Development / DevOps / Monitoring / Sponsored / Contributed

The Modern Debugging Roundtable

13 Jul 2021 12:00pm, by

Adam LaGreca
Adam is the founder of 10KMedia, a boutique public relations agency for B2B DevOps. Prior, he was the director of communications for DigitalOcean, Datadog and Gremlin.

The New Stack readers may be familiar with the terms modern debugging, remote debugging, production debugging, cloud debugging and live debugging. Categorically they may be positioned as code-level observability or software understandability.

But what are we really talking about?

Since developers began writing code, debugging has been a necessary part of the workflow. The data logging analytics company Coralogix cites that developers spend 75% of their time on debugging (1500 hours a year!) According to IDC, “The increase in applications that are developed and deployed on the cloud means that development teams are spending more and more time debugging increasingly complex, dynamic, remotely deployed code.”

Simply put: The traditional methods used to debug local environments do not work in modern cloud environments.

To address this, developers resort to the time-consuming task of attempting to recreate their production environments on their local machine, which is next to impossible; write endless log lines to ensure the necessary data is captured, creating a ton of noise, cost, and performance overhead; or simply become accustomed to the fact that buggy code will be shipped to production.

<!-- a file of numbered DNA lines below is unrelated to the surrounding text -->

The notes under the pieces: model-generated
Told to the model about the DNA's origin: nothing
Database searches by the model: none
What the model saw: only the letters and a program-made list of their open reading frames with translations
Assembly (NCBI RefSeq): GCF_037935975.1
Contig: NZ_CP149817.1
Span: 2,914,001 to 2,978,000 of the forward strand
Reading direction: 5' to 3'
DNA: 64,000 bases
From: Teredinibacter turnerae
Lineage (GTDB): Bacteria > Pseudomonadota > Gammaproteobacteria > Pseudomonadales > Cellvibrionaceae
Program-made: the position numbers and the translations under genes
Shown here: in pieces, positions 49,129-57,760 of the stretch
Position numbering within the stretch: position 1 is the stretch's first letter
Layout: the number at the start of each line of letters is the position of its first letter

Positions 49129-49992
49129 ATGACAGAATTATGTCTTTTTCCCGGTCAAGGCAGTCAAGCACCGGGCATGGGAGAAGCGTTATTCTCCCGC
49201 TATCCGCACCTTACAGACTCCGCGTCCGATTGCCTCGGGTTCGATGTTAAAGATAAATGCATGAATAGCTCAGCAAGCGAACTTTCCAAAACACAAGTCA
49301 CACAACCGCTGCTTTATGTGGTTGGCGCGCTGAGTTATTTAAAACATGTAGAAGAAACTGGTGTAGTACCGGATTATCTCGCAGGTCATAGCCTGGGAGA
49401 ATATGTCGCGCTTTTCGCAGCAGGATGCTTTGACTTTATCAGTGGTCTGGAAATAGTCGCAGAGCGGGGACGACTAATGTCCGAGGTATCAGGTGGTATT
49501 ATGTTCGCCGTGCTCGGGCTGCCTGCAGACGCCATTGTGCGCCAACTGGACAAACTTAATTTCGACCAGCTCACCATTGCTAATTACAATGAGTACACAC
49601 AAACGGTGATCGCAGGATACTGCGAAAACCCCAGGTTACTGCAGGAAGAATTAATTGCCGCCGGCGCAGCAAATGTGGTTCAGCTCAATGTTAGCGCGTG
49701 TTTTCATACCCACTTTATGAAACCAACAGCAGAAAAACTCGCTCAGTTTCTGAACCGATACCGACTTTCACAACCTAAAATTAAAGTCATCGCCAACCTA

But a cohort of new startups came to the same conclusion: Developers should be able to extract the data they need instantly from the system that’s generating that data. To accomplish this requires some pretty serious technology, much of it pulled from the cybersecurity space, such as bytecode manipulation. But at the end of the day, this enables developers to set “non-breaking breakpoints” into their code and extract the data they need without having to write new log lines, re-deploy new code or stop/restart the application.

Yes, that’s right: Just click the line of code and get the data. So if you’re unfamiliar with these companies, I think you are in for a treat. They interface nicely with observability tools that point to where problems and anomalies are located, then these modern debuggers can drill in for the context necessary to find the root cause and solve the problem.

But don’t take it from me. I sat down with several experts:

Check out the conversation below:

The New Stack is a wholly owned subsidiary of Insight Partners, an investor in the following companies mentioned in this article: Lightrun.

Feature image provided by Rookout.